Intersections between COVID-19 and socio-economic mental health stressors in the lives of South African adolescent girls and young women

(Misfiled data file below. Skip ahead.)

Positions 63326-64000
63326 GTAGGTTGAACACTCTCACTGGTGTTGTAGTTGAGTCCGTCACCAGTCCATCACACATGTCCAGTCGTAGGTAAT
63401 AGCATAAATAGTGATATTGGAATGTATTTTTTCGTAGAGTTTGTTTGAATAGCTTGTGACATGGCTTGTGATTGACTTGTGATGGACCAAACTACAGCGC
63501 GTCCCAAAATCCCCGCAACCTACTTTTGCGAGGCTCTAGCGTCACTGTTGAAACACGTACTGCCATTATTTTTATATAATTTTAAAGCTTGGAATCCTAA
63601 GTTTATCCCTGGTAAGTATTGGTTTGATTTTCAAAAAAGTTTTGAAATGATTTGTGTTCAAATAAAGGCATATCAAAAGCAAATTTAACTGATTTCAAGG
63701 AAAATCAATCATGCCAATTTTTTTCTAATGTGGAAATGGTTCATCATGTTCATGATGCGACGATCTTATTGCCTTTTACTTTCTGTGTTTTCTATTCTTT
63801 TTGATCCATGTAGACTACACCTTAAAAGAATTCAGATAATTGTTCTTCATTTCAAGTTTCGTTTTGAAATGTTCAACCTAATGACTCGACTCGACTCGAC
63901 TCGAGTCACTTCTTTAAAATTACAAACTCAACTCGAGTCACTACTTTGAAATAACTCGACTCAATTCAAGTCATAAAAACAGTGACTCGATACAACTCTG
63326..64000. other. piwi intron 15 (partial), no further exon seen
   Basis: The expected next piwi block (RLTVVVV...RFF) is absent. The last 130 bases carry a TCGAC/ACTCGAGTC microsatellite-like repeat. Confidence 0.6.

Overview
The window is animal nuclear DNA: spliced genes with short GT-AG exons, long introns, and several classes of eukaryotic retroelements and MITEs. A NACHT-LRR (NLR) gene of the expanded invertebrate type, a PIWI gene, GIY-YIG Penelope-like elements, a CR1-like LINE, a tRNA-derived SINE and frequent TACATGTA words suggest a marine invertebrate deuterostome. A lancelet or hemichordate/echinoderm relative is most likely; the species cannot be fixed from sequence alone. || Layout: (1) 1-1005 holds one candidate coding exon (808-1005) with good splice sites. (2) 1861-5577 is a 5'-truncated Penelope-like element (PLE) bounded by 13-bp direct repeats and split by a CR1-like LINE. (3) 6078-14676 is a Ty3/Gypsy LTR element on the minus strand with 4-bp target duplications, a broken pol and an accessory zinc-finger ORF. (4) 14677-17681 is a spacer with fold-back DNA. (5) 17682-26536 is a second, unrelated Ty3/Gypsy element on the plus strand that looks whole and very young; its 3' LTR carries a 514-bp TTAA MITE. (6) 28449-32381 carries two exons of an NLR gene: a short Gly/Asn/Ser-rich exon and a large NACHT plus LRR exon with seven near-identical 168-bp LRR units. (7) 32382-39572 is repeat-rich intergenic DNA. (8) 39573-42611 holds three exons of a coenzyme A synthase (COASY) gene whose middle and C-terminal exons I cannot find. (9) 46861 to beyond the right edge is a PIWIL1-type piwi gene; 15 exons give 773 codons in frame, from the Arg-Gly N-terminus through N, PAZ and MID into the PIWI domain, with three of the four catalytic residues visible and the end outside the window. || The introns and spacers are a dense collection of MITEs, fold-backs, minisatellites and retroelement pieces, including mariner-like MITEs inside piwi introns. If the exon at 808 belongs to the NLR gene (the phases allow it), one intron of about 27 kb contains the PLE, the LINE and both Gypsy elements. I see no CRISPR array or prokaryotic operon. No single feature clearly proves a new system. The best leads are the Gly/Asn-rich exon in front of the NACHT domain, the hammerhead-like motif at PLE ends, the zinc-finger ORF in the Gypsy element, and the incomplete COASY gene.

Background In contexts where poverty and mental health stressors already interact to negatively impact the most vulnerable populations, COVID-19 is likely to have worsened these impacts. Before the COVID-19 pandemic, adolescent girls and young women (AGYW) in South Africa already faced intersecting mental health stressors and vulnerabilities. It is critical to understand how additional challenges brought on by COVID-19 have intersected with existing vulnerabilities and mental health risks AGYW faced, particularly given the intersections between psychological distress and increased risk behaviours that impact sexual and reproductive health. We aimed to examine socio-economic and mental health impacts of COVID-19 on South African AGYW in order to understand how additional challenges brought on by COVID-19 have intersected with existing challenges, compounding AGYW vulnerabilities. Methods Using qualitative and quantitative methods, framed by the syndemic theory, we examined the intersections between mental health and the COVID-19 epidemic amongst AGYW in six districts of South Africa characterised by high rates of HIV, teenage pregnancy and socio-economic hardship. Between November 2020 and March 2021 we conducted a cross-sectional telephone survey with 515 AGYW, and in-depth interviews with 50 AGYW, aged 15 to 24 years. Results Our findings reveal how COVID-19 restrictions led to increased experiences of stress and anxiety. Poor mental health was compounded by strained family relationships, increased fear of domestic violence, household unemployment, economic stress and food insecurity. Respondents described feelings of boredom, frustration, isolation, loneliness, fear and hopelessness. However, despite the multitude of challenges, some AGYW articulated emotional resilience, describing ways in which they coped and retained hope. Conclusion Various psycho-social risk factors already disproportionally affect the mental health of AGYW in these communities; the COVID-19 pandemic intersects with these pre-existing social and environmental factors. Understanding strategies AGYW have used to positively cope with the uncertainty of COVID-19 amongst an array of pre-existing mental health stressors, is key in informing efforts to respond to their needs. Multisectoral interventions are needed to address the drivers of poor mental health among AGYW, and bolster healthy coping mechanisms; interventions seeking to mitigate the mental health impacts on this vulnerable population need to be responsive to the unpredictable pandemic environment.